Fantastic Beasts: The Crimes of Grindelwald was my most anticipated film of 2018, especially after the groundwork laid out by its predecessor Fantastic Beasts and Where to Find Them. The Crimes of Grindelwald is the tenth film set in the Wizarding World and is yet another triumph from the mind of J.K.Rowling. Fantastic Beasts: The Crimes of Grindwald fleshes out an already deep, rich, and layered world, answers some of the first films lingering questions, and gives a proper introduction to Johnny Depp’s portrayal of the dark wizard Gellert Grindelwald.
Keeping the charm and childlike wonderment of the wizarding world alive, while also going in a darker direction is no easy feat, However, J.K. Rowling balances it perfectly with just enough humor and heartwarming moments to keep, what is essentially a dark and at times bleak film, a bit more lighthearted. At the core of all this darkness and feeling of unease is the Dark Wizard himself Gellert Grindelwald.
Grindelwald spends most of the film introducing his ideology, and why his followers should trust and believe in him. He’s utterly captivating, and his best weapon isn’t his wand, it’s his words. He’s a master of manipulation and deception, who can twist any situation so that it suites his vision. This makes him unpredictable, and I would say a more menacing force then Voldemort, and a perfect counterpart to Jude Law’s Dumbledore.
Dumbledore is perfectly played by Jude Law. He nails not only the cryptic word choice of Dumbledore but also gets his charm, cheek, and even the arrogance, that was a younger Dumbledore. We know where Dumbledore ends up in the Harry Potter series, but I was just as interested as to how Dumbledore became the man we know in future films, and learn more about his past that was only briefly touched upon before.
Crimes of Grindelwald introduces a menagerie of new and interesting characters, and unfortunately, does a poor job in balancing and fleshing out the new crew. Claudia Kim’s Nagini was a cool addition for fans but seemed to have little more purpose than to bridge the Fantastic Beasts world and Harry Potter together. Zoë Kravitz as Leta Lestrange was well written, but there was still more that could have been added so we as an audience could connect a bit more with her.
Then we have the return of Ezra Miller’s Credence Barebone. In the first film, he was little more than a scared reserved child, which made sense but here in Crimes of Grindelwald he had little development. Credence is the MacGuffin of this film, so it would be nice to see a bit more to him in the third part of this five-part story, instead of just tears and mumbling.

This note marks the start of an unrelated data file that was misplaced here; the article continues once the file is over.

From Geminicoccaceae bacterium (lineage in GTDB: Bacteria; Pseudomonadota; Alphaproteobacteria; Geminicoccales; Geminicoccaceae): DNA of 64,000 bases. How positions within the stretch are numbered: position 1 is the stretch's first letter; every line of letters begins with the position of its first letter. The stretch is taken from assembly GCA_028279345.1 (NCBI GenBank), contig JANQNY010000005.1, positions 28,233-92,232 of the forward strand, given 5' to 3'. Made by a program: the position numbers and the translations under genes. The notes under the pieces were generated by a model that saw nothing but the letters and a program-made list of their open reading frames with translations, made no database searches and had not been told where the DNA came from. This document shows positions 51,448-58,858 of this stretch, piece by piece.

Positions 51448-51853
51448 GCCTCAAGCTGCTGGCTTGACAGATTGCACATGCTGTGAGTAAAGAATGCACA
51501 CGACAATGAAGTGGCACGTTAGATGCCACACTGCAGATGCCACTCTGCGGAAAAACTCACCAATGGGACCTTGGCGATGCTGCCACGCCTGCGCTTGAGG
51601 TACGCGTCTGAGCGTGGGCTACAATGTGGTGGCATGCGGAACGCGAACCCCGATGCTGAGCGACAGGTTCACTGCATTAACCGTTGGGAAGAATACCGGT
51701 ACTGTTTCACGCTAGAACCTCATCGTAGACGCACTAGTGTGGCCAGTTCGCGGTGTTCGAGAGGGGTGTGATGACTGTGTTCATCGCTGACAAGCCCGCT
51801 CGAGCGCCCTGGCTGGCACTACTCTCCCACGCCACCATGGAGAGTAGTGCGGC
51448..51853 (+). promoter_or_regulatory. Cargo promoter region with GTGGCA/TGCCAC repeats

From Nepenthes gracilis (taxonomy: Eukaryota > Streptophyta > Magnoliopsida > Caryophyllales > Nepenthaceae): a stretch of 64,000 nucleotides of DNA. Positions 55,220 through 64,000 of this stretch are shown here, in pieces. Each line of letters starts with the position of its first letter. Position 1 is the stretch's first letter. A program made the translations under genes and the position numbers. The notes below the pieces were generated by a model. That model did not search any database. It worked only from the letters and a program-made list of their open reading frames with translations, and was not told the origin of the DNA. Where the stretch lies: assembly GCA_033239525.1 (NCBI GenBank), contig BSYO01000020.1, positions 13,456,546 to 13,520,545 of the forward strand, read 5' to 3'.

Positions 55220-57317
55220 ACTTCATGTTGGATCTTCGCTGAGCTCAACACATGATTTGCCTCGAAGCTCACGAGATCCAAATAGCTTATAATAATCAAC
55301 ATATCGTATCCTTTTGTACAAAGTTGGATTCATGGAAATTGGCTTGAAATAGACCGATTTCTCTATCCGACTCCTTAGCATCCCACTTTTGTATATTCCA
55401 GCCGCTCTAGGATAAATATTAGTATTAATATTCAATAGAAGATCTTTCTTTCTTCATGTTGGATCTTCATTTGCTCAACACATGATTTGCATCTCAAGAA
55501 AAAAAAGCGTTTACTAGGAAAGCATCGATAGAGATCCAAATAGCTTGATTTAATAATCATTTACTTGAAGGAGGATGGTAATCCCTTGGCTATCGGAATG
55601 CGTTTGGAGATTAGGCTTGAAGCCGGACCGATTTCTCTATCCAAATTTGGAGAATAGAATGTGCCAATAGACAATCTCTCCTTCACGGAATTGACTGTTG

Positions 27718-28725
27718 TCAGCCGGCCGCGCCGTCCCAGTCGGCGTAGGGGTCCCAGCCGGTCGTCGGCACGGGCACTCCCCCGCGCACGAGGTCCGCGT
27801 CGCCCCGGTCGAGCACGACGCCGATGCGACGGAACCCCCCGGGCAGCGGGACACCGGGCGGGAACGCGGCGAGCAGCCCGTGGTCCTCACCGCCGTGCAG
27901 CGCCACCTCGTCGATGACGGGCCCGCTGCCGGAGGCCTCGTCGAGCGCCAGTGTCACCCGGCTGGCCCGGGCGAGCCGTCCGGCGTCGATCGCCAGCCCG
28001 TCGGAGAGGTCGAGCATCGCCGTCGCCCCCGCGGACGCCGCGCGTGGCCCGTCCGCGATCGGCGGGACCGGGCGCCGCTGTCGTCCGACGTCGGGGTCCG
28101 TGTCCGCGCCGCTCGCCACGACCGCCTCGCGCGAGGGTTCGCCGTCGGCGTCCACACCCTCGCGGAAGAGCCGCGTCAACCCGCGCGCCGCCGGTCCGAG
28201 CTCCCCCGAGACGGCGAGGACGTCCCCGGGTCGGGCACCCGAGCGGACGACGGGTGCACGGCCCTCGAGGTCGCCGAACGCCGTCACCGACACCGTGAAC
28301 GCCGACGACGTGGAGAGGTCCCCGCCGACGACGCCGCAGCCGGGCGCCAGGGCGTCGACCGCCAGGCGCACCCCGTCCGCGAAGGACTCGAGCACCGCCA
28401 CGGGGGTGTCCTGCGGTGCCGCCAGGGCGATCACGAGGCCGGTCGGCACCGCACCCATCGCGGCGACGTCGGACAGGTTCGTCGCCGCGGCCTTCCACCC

As for the returning cast of Newt (Eddie Redmayne), Tina, Queenie (Katherine Waterston and Alison Sudol respectfully) and Jacob (Dan Folger) they come together to create a unique group that has great chemistry on screen and are the heart and soul of Crimes of Grindelwald.
David Yates helms the director chair for his sixth visit to the wizarding world, and once again he brings a certain knowledge and expertise of the world that few others possess. He can bring this world to life as few others can. With the encouraging attitude he brings to the sets of his films, David brings the best out of not only his actors but also in his crew. Which in turn brings Crimes of Grindelwald up a few notches due to the fantastic acting, music, and direction.
Fantastic Beasts and Where to Find Them composer James Newton Howard returns for Crimes of Grindelwald, and this time brings and an eerie and unsettling soundtrack that complements every scene and fits every situation. The opening credit song The Thestral Chase perfectly sets the tone for the entire adventure to come. James Newton Howard composed what is one of, if not the best, soundtrack in the entire Wizarding World saga.
Fantastic Beasts: The Crimes of Grindelwald may be another setup film, but it’s a setup for an epic story with a well explored main cast, fantastic visuals, a phenomenal soundtrack, and a truly enthralling third act that will make you gasp and leave you speechless. Fantastic Beasts: The Crimes of Grindelwald is one of the best films in the Harry Potter franchise. What keeps it from being the best is a slow and bloated second act, as well as introducing characters but not giving the audience enough information to want to know more about them.